Visit her Patreon page and become a supporter for exclusive content, such as behind the scenes view of the creative process of preparing and performing classical music, discussions on the history and origin stories of operas she’ll be performing, videos featuring the music from those works, discussing opera history, and the current life of an opera singer.
Last fall, we had some landscaping done on the east and north sides of the house. The south side just had some fill dirt graded against the foundation and a cherry try planted between the apple tree and the fence. We also removed the bothersome mulberry terry from the corner of the fenced backyard.
I attempted to grow sunflowers last summer with limited success. This year, I decided I wanted a wildflower garden to give bees and hopefully hummingbirds something to enjoy. I bought a bag of wildflower seed, raked the fill dirt to loosen it and even it out and liberally sprinkled the seed along the entire south wall of the house. A few weeks later, I’m starting to see blooms, thanks in no small part to nearly ten inches of rain we received in May.
May has been like April was supposed to be – full of showers. And all that rain is preventing me from taking refreshing lunch time walks (otherwise, I end up walking in circles in the bottom of the parking garage where there’s no signal, no sunshine and no spring flowers). Thursday saw a break in the clouds (sort of) and I walked east a couple of blocks to visit the Kauffman Memorial Gardens. I took several photos and didn’t get much walking done for 5-10 minutes. More like a stroll through the park (click on photo to see the rest of the album).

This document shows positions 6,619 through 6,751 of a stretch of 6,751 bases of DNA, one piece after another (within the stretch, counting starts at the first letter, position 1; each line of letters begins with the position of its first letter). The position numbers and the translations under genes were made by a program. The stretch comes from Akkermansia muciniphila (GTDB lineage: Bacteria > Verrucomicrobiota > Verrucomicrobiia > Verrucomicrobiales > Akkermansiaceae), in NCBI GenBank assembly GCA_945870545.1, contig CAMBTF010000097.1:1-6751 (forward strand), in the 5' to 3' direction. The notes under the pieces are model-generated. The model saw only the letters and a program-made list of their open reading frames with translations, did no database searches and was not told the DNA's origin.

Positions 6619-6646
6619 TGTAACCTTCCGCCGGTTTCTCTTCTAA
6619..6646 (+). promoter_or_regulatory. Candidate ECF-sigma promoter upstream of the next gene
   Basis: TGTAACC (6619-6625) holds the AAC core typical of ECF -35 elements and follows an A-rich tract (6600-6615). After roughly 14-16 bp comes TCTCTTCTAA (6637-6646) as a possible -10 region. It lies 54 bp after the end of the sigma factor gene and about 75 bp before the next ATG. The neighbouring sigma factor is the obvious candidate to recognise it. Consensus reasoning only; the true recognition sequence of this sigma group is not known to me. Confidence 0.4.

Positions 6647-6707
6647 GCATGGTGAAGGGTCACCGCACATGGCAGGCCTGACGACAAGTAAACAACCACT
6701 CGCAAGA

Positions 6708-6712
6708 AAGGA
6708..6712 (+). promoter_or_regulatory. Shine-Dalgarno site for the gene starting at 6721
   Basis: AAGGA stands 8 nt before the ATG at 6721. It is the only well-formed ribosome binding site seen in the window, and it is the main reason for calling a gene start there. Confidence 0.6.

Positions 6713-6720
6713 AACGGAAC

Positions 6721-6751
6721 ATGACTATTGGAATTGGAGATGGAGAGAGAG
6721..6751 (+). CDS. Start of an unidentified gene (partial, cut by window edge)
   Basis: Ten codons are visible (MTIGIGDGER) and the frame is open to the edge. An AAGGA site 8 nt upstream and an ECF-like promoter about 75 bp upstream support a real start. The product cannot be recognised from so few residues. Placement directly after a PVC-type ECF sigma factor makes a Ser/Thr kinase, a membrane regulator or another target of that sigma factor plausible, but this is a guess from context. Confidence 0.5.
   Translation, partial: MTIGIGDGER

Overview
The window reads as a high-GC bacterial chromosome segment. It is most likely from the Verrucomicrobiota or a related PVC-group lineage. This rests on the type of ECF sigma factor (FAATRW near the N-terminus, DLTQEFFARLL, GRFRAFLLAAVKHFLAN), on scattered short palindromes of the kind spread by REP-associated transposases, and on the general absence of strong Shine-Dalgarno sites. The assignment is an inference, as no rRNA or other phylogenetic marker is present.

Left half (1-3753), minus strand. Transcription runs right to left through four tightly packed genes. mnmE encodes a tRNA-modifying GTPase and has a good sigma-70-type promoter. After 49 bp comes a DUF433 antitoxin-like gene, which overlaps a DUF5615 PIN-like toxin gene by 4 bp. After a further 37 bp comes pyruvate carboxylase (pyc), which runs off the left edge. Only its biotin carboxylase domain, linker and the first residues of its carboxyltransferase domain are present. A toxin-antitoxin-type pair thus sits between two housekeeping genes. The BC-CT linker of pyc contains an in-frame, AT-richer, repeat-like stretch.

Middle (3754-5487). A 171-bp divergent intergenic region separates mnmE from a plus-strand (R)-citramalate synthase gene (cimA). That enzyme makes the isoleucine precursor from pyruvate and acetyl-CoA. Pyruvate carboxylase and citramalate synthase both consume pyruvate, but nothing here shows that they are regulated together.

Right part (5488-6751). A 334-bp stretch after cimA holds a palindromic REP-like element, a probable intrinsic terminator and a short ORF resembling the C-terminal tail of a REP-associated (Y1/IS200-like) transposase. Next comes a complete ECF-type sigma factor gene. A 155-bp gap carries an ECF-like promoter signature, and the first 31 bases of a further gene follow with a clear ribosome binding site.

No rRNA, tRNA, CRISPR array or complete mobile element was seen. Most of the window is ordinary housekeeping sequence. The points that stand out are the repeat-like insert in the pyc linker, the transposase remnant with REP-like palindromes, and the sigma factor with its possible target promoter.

Tonight is my first night this year as a volunteer of the Astronomical Society of Kansas City in our public outreach efforts to introduce astronomical observing to the public. Every Saturday night in May and through the end of October, we open up Powell Observatory to the public and provide education programs, solar observing, binocular observing and of course telescopic observing (weather and cloud cover permitting). The weather forecast for this evening couldn’t be better. See for yourself as we have our own weather station and sky cam broadcasting 24-hours a day.
• The Moon moves approximately 13° eastward relative to the starry background every 24 hours, and its motion carries it near Jupiter this evening. From North America, the two appear within 5° of each other all night. They will be in conjunction at 6 a.m. EDT tomorrow morning, when our satellite passes 2° due south of the planet. Although the best views of the pair come with the naked eye or binoculars, don’t pass up the opportunity to observe Jupiter through a telescope. The giant planet’s disk currently spans 39″ and displays a wealth of atmospheric detail. All this week, Jupiter appears high in the south as darkness falls and doesn’t set until nearly 3 a.m. local daylight time. It shines at magnitude –2.2 — brighter than any other point of light in the night sky — against the backdrop of southern Leo.
While Sky and Telescope Sky at a Glance expands on: The two brightest things in the evening sky, the Moon and Jupiter, shine high just a few degrees apart this evening, as shown here. Third brightest is Mars, low in the southeast after dark.
So for a great time this evening, head south of Kansas City down US-69 to Louisburg and join me and several hundred other people as we take in the wonders of the night sky.